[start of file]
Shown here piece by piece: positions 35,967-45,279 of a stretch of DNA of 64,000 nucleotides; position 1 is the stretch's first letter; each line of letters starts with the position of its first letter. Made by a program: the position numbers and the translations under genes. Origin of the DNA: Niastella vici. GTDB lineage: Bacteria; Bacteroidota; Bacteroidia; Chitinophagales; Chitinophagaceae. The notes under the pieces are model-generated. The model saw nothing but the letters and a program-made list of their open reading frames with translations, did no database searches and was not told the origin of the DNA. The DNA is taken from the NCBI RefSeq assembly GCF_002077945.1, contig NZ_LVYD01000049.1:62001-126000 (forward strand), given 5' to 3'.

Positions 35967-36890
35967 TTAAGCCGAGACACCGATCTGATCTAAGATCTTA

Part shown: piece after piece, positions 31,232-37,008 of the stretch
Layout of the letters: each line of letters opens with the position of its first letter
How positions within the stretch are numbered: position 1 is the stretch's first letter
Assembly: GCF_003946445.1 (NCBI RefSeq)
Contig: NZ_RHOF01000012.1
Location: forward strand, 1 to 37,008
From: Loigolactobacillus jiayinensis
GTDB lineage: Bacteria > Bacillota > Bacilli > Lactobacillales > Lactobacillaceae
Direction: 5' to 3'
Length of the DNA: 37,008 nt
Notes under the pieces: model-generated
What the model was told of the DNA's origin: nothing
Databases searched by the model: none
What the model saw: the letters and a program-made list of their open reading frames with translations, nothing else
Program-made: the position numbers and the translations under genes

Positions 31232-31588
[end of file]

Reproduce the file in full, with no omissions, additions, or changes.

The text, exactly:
Shown here piece by piece: positions 35,967-45,279 of a stretch of DNA of 64,000 nucleotides; position 1 is the stretch's first letter; each line of letters starts with the position of its first letter. Made by a program: the position numbers and the translations under genes. Origin of the DNA: Niastella vici. GTDB lineage: Bacteria; Bacteroidota; Bacteroidia; Chitinophagales; Chitinophagaceae. The notes under the pieces are model-generated. The model saw nothing but the letters and a program-made list of their open reading frames with translations, did no database searches and was not told the origin of the DNA. The DNA is taken from the NCBI RefSeq assembly GCF_002077945.1, contig NZ_LVYD01000049.1:62001-126000 (forward strand), given 5' to 3'.

Positions 35967-36890
35967 TTAAGCCGAGACACCGATCTGATCTAAGATCTTA

Part shown: piece after piece, positions 31,232-37,008 of the stretch
Layout of the letters: each line of letters opens with the position of its first letter
How positions within the stretch are numbered: position 1 is the stretch's first letter
Assembly: GCF_003946445.1 (NCBI RefSeq)
Contig: NZ_RHOF01000012.1
Location: forward strand, 1 to 37,008
From: Loigolactobacillus jiayinensis
GTDB lineage: Bacteria > Bacillota > Bacilli > Lactobacillales > Lactobacillaceae
Direction: 5' to 3'
Length of the DNA: 37,008 nt
Notes under the pieces: model-generated
What the model was told of the DNA's origin: nothing
Databases searched by the model: none
What the model saw: the letters and a program-made list of their open reading frames with translations, nothing else
Program-made: the position numbers and the translations under genes

Positions 31232-31588